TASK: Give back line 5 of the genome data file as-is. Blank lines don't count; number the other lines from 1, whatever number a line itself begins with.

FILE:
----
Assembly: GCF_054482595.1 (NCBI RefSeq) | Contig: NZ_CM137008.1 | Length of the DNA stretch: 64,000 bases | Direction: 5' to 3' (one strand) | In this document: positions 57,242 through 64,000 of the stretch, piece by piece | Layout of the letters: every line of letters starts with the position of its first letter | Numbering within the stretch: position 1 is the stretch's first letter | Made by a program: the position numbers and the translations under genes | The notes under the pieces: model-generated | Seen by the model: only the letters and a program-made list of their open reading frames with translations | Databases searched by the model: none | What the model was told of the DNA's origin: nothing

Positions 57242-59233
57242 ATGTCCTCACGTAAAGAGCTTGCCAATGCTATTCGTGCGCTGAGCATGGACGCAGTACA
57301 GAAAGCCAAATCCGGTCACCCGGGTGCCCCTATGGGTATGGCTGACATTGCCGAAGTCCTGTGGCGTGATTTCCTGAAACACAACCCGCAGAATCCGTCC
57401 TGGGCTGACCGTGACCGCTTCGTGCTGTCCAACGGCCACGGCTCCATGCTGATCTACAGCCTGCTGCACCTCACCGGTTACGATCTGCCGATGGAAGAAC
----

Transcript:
57401 TGGGCTGACCGTGACCGCTTCGTGCTGTCCAACGGCCACGGCTCCATGCTGATCTACAGCCTGCTGCACCTCACCGGTTACGATCTGCCGATGGAAGAAC